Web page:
Stormy Daniels delivers intense testimony in Trump’s trial: 6 takeaways

The former president is accused of falsifying business records to cover up a $130,000 payment to Daniels just before the 2016 election. Trump, 77, has denied the charges and says he did not have sex with Daniels. If convicted, he could face prison time or probation.
Last Updated : 08 May 2024, 03:23 IST
Last Updated : 08 May 2024, 03:23 IST

Follow Us :


“The people call Stormy Daniels.”

So began the intense and often uncomfortable testimony of Daniels, who spent almost five hours in a Manhattan courtroom Tuesday recounting her story of a 2006 encounter with Donald Trump and the ensuing hush-money cover-up that has become the bedrock of the prosecution’s case.

Daniels spoke quickly and at length about her first meeting with Trump at a celebrity golf tournament near Lake Tahoe, Nevada.

After the lunch break, Trump’s lawyer Todd Blanche moved for a mistrial, arguing that the prosecution’s questions had been designed to embarrass Trump and prejudice the jury.

The judge, Juan Manuel Merchan of state Supreme Court, agreed that some of Daniels’ testimony might have “been better left unsaid,” but he denied a mistrial.

The former president is accused of falsifying business records to cover up a $130,000 payment to Daniels just before the 2016 election. Trump, 77, has denied the charges and says he did not have sex with Daniels. If convicted, he could face prison time or probation.

Here are six takeaways from Trump’s 13th day on trial.

Prosecutors took a risk with their witness.

Jurors heard a vivid account of the Lake Tahoe encounter and met the woman who had received the hush-money payment. This could have presented a risk for prosecutors, depending on whether the jury viewed Daniels’ story as prurient or powerful.

Daniels described meeting Trump at the golf event and accepting his dinner invitation after her publicist said, “What could possibly go wrong?”

She recalled that Trump had been wearing pajamas when she met him at his hotel suite, and she asked him to change. They discussed the porn industry, and he asked about residuals, unions and testing for sexually transmitted diseases, she said.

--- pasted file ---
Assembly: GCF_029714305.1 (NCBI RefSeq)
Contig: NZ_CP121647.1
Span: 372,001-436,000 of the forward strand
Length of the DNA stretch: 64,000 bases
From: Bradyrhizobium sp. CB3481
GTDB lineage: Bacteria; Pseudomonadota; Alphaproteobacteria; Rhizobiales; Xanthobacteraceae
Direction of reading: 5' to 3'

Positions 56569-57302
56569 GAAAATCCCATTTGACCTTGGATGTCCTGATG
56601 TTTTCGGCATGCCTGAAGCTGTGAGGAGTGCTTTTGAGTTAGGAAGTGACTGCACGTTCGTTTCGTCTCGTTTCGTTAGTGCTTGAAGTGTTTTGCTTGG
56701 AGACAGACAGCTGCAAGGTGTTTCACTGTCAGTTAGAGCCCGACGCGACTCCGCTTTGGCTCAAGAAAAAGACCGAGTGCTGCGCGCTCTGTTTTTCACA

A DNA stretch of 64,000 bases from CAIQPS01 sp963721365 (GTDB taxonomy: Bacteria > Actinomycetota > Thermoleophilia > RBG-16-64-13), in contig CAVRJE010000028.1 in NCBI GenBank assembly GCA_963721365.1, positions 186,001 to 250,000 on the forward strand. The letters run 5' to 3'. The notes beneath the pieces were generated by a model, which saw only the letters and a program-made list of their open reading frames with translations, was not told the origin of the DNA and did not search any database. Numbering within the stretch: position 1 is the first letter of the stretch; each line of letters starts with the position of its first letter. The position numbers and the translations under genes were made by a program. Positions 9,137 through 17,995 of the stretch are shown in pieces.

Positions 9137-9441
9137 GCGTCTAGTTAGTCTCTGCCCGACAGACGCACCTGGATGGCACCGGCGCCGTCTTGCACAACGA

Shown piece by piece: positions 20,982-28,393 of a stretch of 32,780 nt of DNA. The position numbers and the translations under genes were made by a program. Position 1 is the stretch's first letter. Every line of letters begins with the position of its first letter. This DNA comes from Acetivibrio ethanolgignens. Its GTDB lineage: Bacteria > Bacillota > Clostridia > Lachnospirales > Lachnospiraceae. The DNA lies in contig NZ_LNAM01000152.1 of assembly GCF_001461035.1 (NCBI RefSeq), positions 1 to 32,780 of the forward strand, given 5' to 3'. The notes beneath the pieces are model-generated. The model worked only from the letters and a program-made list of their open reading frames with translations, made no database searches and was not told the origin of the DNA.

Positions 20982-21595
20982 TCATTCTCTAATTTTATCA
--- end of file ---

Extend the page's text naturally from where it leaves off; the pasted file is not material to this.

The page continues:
She said they had talked about his family, including his daughter, whom he likened to Daniels: “People underestimate her as well,” Daniels recalled him saying. They also discussed his wife; Trump said they did not “even sleep in the same room.” He suggested Daniels might appear on “The Apprentice.”

When she later emerged from the bathroom, Daniels found Trump partially undressed, she said. The sex was consensual, she said, but there was a power “imbalance.”

Trump received another warning.

Merchan has already held the former president in contempt 10 times, fined him $10,000 and twice threatened to send him to jail. On Tuesday, Trump again drew the judge’s ire after Merchan said he had been “cursing audibly” and “shaking his head.”

The judge asked Trump’s lawyers privately to talk to their client, saying Trump’s actions might intimidate the witness, Daniels.

“You need to speak to him,” the judge said. “I won’t tolerate that.”

The motive for the payoff is a point of contention.

Prosecutors asked Daniels about a 2018 statement in which she denied the sexual encounter. Daniels said she had not wanted to sign it and that it was not true.

Defense lawyers, capitalizing on what they seem to perceive as Daniels’ shortcomings as a witness, came out blazing. One of them, Susan Necheles, implied in her cross-examination that Daniels was trying to “extort money” from Trump.

Daniels replied sharply, “False.”

Daniels’ story bothers Trump.

Before court even started Tuesday morning, Trump telegraphed his frustration with Daniels in an angry post on Truth Social, saying he had just learned about a coming witness and that his lawyers had “no time” to prepare. The post was removed shortly thereafter, possibly because of concerns over violating the gag order.

Trump, who has spent much of the trial with his eyes closed, remained attentive for part of the day, often with a sour expression on his face. He continually whispered to his lawyers and at one point mouthed an expletive.

But by the afternoon, he had returned to his habit of closing his eyes, even during a combative cross-examination.

Daniels’ credibility is a hurdle for prosecutors.

Daniels’ motivations are a major focus of the defense. In a sharp moment, Necheles confronted her about what Necheles described as her hatred of the former president and asked whether she wanted him to go to jail. Daniels responded, “I want him to be held accountable.”

Necheles also asked Daniels about making money by claiming to have had sex with Trump. Daniels responded: “I’ve been making money by telling my story,” and later added, “It has also cost me a lot of money.”

Trump’s words haunt him.

Prosecutors have tried several times to use Trump’s prior statements against him.

Before Daniels testified Tuesday, a witness read aloud passages from books by Trump. Some spoke to his frugality.

Others spoke to his penchant for revenge.

“For many years I’ve said that if someone screws you, screw them back,” the witness read. The passage continued: “When somebody hurts you, just go after them as viciously and as violently as you can.”

Not long after, one of his enemies — Daniels — took the stand. Her cross-examination resumes Thursday.

Published 08 May 2024, 03:23 IST

Deccan Herald is on WhatsApp Channels | Join now for Breaking News & Editor's Picks

Follow us on :

Follow Us